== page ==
All mail received a special cancellation (post mark over the stamp to prevent reuse) depicting an airplane, mountains, and ‘First Aerial Post, 1911, U. P. Exhibition Allahabad’ (see photo below). Picquet flew the first regular mail postal service for the entire duration of the exhibition.

the world’s first official airmail flight from Allahabad to Naini across the river Yamuna, on February 18, 1911. This time Picquet flew a French Humber-Sommer biplane carrying more than 6,000 mails from a polo field in Allahabad, over the Yamuna River, to Naini. All mail received a special cancel depicting an airplane, mountains, and ‘First Aerial Post, 1911, U. P. Exhibition Allahabad’. All mail received a special 'cancel' depicting an airplane, mountains, and the words ‘First Aerial Post, 1911, U. P. Exhibition Allahabad’. (Image: Wikimedia Commons)

When a photo archive caught an art thief

The photo archives of the IFP (Institut Francais de Pondichery) is one of the very few visual databases of temple idols and artefacts in South India.

It is routinely consulted by national and international law enforcement agencies looking to establish the identity and provenance of stolen idols.

A notable instance is the investigation of idol theft from the Brihadishvarar Temple in Sripuranthan village in Tamil Nadu. The investigation led to the uncovering of an extensive international smuggling ring masterminded by Subhash Chandra Kapoor, a New York-based art dealer who had sold the stolen idol to buyers in Australia.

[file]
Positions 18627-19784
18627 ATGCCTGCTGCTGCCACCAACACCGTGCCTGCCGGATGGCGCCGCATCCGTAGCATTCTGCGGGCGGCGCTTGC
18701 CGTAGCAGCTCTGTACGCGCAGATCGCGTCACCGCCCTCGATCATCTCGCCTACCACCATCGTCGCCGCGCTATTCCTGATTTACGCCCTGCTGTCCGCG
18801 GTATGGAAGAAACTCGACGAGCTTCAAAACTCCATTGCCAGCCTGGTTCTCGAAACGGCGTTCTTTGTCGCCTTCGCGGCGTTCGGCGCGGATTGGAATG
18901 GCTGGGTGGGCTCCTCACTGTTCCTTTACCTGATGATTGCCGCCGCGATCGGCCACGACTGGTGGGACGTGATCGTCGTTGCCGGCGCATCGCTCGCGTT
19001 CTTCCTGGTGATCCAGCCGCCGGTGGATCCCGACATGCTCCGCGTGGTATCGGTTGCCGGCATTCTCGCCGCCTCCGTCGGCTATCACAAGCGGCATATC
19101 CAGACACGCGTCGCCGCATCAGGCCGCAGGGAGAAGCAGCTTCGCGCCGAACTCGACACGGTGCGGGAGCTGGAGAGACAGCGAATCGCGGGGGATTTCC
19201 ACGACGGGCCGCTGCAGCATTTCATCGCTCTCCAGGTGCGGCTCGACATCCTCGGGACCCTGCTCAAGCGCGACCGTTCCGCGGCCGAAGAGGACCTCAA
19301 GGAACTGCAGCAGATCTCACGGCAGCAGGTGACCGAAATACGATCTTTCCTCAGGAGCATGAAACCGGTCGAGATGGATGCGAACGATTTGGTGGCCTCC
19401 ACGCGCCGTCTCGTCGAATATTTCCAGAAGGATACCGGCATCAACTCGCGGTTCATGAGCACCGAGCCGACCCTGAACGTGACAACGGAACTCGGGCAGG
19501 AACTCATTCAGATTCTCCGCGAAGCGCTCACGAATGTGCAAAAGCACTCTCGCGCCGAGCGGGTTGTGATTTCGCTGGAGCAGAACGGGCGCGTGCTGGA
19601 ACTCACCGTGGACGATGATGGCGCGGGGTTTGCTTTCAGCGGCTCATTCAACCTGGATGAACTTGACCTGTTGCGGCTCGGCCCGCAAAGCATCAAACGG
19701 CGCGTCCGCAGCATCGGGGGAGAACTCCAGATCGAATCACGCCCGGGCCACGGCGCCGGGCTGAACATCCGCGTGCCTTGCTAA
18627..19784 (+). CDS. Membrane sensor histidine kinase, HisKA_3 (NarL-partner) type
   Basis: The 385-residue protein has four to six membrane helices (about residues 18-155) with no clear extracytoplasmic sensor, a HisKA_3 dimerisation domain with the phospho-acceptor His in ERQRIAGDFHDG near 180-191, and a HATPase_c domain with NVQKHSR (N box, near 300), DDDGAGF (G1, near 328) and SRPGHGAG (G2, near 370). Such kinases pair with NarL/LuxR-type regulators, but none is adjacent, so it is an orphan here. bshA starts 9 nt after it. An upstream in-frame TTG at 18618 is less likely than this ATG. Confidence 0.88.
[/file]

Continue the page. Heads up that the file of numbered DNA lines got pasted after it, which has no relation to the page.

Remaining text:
However, without documentary evidence no case could be made. The photographic evidence from the IFP archives indicated that a team had visited the temple and photographed the idol in question in 1994, directly contradicting Kapoor’s claim that the idol had left India by 1971.

This crucial evidence from the photo archives led to the arrest of Kapoor and the return of the idol to India by the Australian Government.

From the IFP photo archives From the IFP photo archives

Satyendra Nath Bose could never tell Marie Curie he spoke French

The intense collaboration between Satyendra Nath Bose with French scientists started during a trip Bose made to Europe to meet Albert Einstein in 1924–25.

Instead of visiting Einstein directly, Bose stopped in Paris, he knew French quite well, and met many personalities there, including the French cardiologist Bertrand Zadoc-Kahn.

He stayed with Probodh Chandra Bagchi who was doing his research under Sylvain Levi, the famous French Indologist. Levi had a fondness for Bose and his intellectual calibre. He introduced Bose to his contemporary and friend Paul Langevin who was a professor of physics at Collège de France.

SN Bose (right) S.N. Bose (right)

Bose had the opportunity to work with Langevin in his laboratory. Since Langevin had previously worked with Pierre Curie and was part of his laboratory for a long time, Bose wanted to work with Marie Curie, an idea that got attention from Langevin as well.

Langevin wrote a letter of introduction for Bose and he went to meet Marie Curie. She was aware of Bose’s work and showed some benevolence for him being in Paris. Unfortunately, Marie Curie said that Bose could work with her only if he learned French and asked him to come back only when he was able to communicate in French. She did not even give him the chance to explain to her that he knew French quite well. Bose later regretted his inability to tell her so.

Science Beyond Borders (@sciencebeyondborders) is on at Bangalore International Centre (11am to 8pm) till 21st May.
Jayanthi Madhukar is a Bengaluru-based freelance journalist.